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Mid-week This and That

I thought this was an interesting comment in the latest Perfumer & Flavorist, saying that in these times of economic hardship people may start to favor richer, more potent scents:

“The [financial downturn] could also affect the way we create fragrances. In times of crisis, people tend to go back to basics. If we examine the example of the 1929 depression (knowing it will not be the same this time), we went into the 1930s with darker fragrances that were rich and deep (Vol de Nuit and Taboo). We will probably go in the same direction again. If you have money to buy only one perfume, you want it to be luxurious and rich, but also darker because your mood is darker. There will probably be more parfums and extraits (as opposed to simple eau de toilettes) for the same reasons.”

From Fragrances for Troubled Times by: Pierre Gueros, Delphine Jelk and Kevin Verspoor, drom, January 16, 2009. The complete article can be found here:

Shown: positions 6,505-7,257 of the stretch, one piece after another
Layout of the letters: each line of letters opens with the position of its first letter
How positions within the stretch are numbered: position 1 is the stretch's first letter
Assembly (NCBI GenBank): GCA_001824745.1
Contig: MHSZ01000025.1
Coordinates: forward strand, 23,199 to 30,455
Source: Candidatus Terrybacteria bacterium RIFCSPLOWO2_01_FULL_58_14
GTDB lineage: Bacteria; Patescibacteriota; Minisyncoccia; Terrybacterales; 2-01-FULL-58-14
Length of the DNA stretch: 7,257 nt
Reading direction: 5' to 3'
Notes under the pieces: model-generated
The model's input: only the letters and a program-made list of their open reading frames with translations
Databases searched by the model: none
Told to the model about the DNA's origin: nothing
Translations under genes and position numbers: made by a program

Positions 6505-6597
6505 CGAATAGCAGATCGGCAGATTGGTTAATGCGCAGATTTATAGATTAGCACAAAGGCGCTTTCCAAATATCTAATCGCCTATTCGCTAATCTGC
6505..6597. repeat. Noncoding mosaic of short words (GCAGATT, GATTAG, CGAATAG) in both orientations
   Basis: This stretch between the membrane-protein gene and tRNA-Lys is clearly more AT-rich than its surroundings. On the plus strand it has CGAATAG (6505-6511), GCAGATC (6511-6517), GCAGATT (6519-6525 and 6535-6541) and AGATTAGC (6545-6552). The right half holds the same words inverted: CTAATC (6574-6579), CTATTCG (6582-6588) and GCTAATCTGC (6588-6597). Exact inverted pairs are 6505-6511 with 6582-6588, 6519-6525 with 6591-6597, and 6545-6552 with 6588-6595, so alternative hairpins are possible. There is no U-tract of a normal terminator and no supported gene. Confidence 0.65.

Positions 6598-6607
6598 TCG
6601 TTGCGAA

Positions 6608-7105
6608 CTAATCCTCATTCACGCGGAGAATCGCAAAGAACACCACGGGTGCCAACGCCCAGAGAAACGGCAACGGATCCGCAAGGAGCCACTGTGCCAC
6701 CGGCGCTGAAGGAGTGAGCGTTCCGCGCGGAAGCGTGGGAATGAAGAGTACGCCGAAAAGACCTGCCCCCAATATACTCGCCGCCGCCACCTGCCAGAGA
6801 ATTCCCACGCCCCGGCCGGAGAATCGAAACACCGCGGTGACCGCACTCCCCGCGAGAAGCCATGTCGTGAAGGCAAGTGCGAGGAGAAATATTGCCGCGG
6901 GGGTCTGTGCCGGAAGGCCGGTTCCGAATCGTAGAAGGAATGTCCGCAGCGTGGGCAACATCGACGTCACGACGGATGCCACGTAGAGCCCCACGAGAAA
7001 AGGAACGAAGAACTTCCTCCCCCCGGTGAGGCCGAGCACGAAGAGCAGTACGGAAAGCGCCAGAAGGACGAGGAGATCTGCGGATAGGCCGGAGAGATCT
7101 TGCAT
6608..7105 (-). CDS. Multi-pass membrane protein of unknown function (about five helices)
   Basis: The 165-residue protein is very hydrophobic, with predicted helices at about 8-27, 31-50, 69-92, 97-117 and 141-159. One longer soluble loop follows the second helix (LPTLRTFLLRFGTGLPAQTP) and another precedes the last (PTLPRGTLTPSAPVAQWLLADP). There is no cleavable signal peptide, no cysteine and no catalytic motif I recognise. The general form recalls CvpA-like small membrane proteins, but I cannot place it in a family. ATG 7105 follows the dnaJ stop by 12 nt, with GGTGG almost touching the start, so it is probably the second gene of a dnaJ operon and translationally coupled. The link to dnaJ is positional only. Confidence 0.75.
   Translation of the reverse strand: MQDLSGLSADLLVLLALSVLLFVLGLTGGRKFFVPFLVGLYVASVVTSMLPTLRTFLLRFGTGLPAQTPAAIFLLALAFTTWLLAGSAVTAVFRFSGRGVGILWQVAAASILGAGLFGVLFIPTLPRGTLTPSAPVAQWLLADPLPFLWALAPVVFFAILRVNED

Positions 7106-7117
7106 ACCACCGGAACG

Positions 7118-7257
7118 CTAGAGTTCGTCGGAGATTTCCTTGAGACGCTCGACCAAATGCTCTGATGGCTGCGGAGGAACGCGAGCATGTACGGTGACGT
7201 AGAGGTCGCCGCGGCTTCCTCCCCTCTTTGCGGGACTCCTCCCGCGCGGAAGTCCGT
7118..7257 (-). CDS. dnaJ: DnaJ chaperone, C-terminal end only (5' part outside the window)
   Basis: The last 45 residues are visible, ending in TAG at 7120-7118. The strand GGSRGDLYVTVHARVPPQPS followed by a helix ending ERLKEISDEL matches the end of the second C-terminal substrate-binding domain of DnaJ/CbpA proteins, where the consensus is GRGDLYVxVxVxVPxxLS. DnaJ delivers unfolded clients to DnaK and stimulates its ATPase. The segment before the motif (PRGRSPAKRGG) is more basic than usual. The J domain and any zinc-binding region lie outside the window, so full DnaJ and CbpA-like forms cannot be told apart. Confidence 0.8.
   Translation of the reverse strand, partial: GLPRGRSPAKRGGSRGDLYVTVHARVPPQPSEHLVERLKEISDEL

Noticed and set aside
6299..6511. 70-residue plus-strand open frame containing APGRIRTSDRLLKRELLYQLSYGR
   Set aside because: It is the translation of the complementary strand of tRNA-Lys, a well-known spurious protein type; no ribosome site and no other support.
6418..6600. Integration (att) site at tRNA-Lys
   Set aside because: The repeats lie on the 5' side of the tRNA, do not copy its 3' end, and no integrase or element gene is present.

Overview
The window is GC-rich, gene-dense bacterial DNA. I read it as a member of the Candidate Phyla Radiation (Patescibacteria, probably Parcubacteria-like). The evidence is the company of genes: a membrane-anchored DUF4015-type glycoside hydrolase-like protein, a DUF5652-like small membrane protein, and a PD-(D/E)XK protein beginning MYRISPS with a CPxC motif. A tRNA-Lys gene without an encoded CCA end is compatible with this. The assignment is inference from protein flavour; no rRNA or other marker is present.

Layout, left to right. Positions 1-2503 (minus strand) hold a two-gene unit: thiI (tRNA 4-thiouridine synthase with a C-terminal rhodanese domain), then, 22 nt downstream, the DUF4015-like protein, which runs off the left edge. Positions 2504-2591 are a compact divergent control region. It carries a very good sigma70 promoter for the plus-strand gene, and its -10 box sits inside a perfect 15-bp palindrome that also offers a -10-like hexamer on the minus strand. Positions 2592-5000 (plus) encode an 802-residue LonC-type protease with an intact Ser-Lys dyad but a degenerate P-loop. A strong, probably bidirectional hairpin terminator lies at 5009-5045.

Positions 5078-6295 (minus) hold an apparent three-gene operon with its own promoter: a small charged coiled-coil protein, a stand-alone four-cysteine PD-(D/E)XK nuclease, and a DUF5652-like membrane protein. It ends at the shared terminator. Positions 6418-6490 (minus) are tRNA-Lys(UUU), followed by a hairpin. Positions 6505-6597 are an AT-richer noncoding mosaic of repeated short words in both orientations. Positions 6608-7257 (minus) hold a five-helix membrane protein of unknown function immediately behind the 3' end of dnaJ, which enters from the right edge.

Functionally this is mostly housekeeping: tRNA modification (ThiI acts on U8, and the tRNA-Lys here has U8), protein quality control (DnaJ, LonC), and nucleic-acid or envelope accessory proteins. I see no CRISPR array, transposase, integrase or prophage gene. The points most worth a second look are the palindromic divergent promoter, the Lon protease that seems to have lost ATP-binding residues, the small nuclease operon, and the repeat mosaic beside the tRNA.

http://www.perfumerflavorist.com/fragrance/application/finefrag/37738329.html

I should be adding Lieu de Reves and Tabac Aurea to the scent list soon.  I’m collecting feedback from testers now, and it’s exciting to be getting close to being done with those two. 

Still need to get into my new oakmoss and other naturals that arrived recently.  Hope to do that this weekend.  Some of my Dad’s cousins from Sweden will be visiting tomorrow (my grandparents on my Dad’s side were both Swedish).

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2 Comments

  1. Thanks for the link to the article, and I have to say that I’m agreeing with the basic premise. I’ve been noticing that the shakier the economic outlook, the higher the demand for rich and multi-layered scents. People are losing their patience for the ephemeral and want something that gives at least the psychological/emotional feeling of stability.

    I’ve also been noticing that cosmetics trends are mining the Hollywood Glam era. The new Fall/Winter 2009 shows are on in Paris and the rich blue-red lip color is back in full force. I would think this signals a consumer desire for intensity, fragrances included.

  2. That’s interesting too! People may want scents that are rich and lasting right now, and also it could be partly a backlash from all the sweet fruity florals we’ve had for so long. Maybe that trend will be less dominant. We can hope. 🙂

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